While social media giant Facebook’s hair stood on end as its three social networks crashed, the price of Bitcoin soared again and topped $49,000, representing a growth of more than 4.5 % in less than two hours.
Similarly, coins such as Ether rose 3.5 % in the same period to $3,411. The volatility experienced in the crypto markets came with the almost simultaneous fall of Instagram, Facebook and WhatsApp. Service on these platforms went down worldwide and took up to nearly 24 hours to restore.
Bitcoin’s surge during the Facebook crash has brought the cryptocurrency back to punctuating the $50,000 mark. According to Michael Van de Poppe, a crypto market analyst, it is possible that Bitcoin will surpass $50,000 and then its value will fall back a bit before recovering slightly again.
Cointelegraph reported that the disruption impacted also affected the operation of several crypto businesses that operate through Facebook or Instagram, however, platforms such as Discord, Twitter, and YouTube served at least as temporary substitutes for crypto traders.
Some blockchain enthusiasts used the occasion to advocate for the decentralization of social networks, as is the case of Allen Farrington who claims that “if they built facebook on a blockchain it would never go down.”
On the Internet there are already some social networking companies working on the Blockchain concept such as Steemit that pays its users for the generation of content using cryptocurrencies. The company operating in Austin, Texas since 2018 has paid an equivalent of $60 million to its community members.
Twitter CEO Jack Dorsey confirmed that the company is already working on its own form of decentralized social network. To run the new platform, Twitter hired Jay Graber to develop the new decentralized social network. Graber is a former software engineer at Blockchain firm Skuchain.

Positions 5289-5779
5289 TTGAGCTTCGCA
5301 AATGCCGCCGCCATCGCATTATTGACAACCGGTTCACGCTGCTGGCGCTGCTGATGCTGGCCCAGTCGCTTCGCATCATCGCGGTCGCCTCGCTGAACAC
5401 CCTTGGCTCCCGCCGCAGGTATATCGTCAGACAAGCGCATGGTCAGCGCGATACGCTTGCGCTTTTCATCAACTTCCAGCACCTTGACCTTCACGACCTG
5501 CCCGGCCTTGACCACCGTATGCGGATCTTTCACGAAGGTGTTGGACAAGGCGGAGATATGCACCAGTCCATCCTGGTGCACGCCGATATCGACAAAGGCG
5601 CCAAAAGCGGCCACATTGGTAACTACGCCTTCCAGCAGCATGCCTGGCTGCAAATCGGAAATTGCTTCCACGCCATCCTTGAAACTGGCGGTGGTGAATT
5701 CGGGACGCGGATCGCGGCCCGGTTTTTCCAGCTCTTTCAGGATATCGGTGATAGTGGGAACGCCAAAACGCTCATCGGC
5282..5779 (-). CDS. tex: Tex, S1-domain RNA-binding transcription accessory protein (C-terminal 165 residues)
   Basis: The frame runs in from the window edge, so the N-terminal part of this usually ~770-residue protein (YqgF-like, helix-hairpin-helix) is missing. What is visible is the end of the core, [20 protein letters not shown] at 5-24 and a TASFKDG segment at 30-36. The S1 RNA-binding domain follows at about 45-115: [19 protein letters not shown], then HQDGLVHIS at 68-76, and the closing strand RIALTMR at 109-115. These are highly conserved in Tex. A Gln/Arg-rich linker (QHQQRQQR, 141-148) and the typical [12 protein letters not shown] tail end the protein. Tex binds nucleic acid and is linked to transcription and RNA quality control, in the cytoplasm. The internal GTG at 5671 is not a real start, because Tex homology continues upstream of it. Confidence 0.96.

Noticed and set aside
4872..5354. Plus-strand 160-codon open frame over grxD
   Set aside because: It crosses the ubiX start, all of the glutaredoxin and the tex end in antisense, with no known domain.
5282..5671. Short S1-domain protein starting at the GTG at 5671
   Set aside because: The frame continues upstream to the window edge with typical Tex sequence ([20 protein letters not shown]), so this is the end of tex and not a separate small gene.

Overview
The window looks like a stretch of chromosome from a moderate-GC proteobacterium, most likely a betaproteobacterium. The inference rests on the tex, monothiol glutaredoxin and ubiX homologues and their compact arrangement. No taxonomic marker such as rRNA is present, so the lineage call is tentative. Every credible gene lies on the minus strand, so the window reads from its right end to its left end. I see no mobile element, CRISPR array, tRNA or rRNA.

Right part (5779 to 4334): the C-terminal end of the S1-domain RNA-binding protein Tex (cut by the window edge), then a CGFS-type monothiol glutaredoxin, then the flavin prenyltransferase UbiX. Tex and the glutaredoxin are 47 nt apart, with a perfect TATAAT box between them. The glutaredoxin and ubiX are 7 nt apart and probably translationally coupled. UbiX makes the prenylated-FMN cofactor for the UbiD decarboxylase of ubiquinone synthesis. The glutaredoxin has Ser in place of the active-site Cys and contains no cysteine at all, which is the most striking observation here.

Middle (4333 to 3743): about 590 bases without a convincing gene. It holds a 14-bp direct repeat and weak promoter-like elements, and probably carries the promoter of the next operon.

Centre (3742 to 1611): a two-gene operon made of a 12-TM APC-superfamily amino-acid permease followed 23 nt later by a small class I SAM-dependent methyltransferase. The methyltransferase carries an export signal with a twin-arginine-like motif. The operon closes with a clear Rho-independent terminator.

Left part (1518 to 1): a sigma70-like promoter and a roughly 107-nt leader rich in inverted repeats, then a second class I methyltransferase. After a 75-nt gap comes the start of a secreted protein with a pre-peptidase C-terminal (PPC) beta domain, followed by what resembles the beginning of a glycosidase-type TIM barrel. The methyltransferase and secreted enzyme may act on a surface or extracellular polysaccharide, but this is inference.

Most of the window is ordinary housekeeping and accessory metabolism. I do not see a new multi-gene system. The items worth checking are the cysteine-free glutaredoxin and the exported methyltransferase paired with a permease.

Facebook’s Black Monday: a system crash, a whistleblower and an antitrust lawsuit on its feet
Facebook’s stock fell nearly $20 in less than a day after the company’s three major social networking services went down. Facebook’s market capitalization value fell by nearly $47 billion during Monday’s trading.
Facebook’s crash coincided with the disclosure of hundreds of documents revealed by former Facebook employee Frances Haugen, which show that the platform is not fulfilling its commitments to control hate speech, among other issues.
Facebook, on the same Monday of the crash of its systems, filed a motion for the Federal Trade Commission (FTC) to review the antitrust lawsuit facing the company that would force it to sell Instagram and WhatsApp. Before the District Court of Columbia, Facebook argued that the FTC had failed to present evidence proving that the company was a monopoly or had used its dominant position to weaken competition.